Now I’ve brought up the CCNA simulator and the first thing I want to do is I want to go in and shut down all unused ports so I’ve entered in the global mode and what’s cool is I know interfaces five through 12 are not being used so I’d want to go and shut those down in case somebody were to plug into them.  They will be a dead interfaces and they wouldn’t be able to communicate on the network. So what I can do is I can use the interface range commands, so I go interface range, FA for Fast Ethernet, zero slash five, space, dash 12 and what I’ve done is you can see it says config if configure interface range and I’ve got the range of interfaces five through 12 here. What I would do is I just type shut down and it would shut down all interfaces of five through 12 so each one of those interfaces are shut down. Now even though it doesn’t show up on the CCNA simulator, if I do a show run, what would happen is I would go in and I would see the shut down command underneath each one of these interfaces on a regular switch.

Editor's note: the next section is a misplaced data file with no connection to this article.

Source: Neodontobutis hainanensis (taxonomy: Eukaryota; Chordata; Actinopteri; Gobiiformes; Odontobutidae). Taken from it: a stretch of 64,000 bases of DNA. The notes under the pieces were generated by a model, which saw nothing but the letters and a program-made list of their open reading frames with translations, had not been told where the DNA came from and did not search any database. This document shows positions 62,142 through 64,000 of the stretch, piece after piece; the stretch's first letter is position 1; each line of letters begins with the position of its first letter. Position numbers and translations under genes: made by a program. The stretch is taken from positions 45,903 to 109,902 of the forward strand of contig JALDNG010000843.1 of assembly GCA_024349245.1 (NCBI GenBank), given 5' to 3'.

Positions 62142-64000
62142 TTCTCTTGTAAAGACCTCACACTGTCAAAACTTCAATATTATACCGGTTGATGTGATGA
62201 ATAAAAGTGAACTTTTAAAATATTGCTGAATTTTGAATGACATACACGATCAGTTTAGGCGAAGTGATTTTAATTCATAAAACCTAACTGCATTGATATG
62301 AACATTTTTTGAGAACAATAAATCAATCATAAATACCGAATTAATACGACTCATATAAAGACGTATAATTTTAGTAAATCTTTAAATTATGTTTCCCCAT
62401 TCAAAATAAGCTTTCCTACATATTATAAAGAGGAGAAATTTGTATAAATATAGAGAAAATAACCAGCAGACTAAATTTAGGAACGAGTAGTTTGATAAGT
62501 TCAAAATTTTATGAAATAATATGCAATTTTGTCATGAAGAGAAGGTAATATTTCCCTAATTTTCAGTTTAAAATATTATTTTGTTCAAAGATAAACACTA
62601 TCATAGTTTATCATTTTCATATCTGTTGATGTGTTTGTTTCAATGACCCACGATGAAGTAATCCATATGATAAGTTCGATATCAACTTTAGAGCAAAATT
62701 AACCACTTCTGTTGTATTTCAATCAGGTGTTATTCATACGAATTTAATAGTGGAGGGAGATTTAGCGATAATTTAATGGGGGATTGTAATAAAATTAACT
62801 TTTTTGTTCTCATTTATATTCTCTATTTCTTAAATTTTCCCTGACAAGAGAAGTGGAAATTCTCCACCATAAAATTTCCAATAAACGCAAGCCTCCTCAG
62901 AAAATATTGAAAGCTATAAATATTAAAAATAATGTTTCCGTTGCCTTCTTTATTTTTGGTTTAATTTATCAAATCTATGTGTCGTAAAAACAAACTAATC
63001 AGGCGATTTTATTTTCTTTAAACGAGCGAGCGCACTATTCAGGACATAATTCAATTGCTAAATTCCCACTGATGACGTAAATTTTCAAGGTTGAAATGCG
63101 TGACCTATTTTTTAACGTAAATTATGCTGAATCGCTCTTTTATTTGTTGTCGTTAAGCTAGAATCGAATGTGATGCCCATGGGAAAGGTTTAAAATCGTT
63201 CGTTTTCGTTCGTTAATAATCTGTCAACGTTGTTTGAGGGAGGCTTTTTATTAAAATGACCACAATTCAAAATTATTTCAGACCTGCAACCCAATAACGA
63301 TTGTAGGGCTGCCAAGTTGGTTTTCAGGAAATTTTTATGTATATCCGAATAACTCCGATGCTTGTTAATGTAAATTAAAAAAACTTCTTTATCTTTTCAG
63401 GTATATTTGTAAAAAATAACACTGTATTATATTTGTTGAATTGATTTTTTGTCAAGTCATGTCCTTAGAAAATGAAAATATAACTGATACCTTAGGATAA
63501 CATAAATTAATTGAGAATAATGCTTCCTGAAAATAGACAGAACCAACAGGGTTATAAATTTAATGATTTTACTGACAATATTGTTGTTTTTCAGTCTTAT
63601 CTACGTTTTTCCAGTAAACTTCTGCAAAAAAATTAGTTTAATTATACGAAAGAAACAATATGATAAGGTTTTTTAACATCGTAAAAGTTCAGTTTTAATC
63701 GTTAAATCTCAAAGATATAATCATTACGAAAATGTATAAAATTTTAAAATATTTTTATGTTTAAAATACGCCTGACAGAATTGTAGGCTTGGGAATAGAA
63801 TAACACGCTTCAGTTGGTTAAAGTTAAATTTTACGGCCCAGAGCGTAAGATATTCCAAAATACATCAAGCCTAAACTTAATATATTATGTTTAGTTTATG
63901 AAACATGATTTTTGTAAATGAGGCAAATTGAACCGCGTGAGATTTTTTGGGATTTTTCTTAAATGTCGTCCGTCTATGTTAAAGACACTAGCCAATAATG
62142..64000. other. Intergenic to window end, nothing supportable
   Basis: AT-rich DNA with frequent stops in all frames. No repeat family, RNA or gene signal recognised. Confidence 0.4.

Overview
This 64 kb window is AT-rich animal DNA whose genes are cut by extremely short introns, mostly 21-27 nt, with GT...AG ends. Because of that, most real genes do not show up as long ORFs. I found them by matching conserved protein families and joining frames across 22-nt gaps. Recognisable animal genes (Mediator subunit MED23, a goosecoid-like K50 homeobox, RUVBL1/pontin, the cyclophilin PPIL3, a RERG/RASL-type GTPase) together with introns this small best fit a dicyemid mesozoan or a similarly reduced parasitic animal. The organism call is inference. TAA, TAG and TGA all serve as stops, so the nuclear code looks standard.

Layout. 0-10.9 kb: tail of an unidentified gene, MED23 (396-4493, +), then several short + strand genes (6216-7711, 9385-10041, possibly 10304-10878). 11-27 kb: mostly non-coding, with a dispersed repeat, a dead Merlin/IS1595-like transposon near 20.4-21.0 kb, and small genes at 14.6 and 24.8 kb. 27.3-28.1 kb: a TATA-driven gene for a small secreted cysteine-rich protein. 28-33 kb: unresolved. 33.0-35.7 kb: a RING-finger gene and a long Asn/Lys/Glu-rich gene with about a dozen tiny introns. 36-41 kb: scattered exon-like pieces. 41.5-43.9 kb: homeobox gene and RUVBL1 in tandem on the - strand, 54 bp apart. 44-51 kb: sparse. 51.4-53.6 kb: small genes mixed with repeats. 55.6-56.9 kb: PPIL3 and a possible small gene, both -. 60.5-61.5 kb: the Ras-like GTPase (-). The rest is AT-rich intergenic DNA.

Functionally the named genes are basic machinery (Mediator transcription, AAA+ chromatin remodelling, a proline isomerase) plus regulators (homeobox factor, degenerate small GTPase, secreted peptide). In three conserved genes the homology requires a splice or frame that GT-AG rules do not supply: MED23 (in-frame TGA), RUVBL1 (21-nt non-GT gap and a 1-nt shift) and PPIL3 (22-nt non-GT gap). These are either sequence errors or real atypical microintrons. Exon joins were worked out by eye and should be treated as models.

Again I’m using CCNA simulator. Sometimes it’s not going to be quite that hot so in this situation I would see the word shut down underneath these interfaces here. However, again I’m on a CCNA simulator so I don’t get 100% of the functionality, I get 99% of it and it works well for this purpose, a couple of little differences you will notice. Now I’ve shut down all interfaces that I’m not using. So what I want to do now is I want to go in and configure the interfaces that I am using to only allow the MAC address that the switch is detected to communicate on that interface so I’m going to first start by going to interface FA0/1. Then I’m going to turn on port security. So I’m at my interface of FA0/1 which is interface, Fast Ethernet one. Palestra 1 is plugged into that interface. The first thing I want to do is I want to use my switch port command to go in and tell the switch that the MAC address that is currently at the interest is the one I want to make secure. So I go switch port, port security and then I use the command MAC address sticky and what it will do is it will detect the current MAC address on the interface and make it permanent and use that one on the interface. So whatever MAC address is there, the sticky means to detect it and make that a permanent entry in the MAC address table instead of a dynamic one.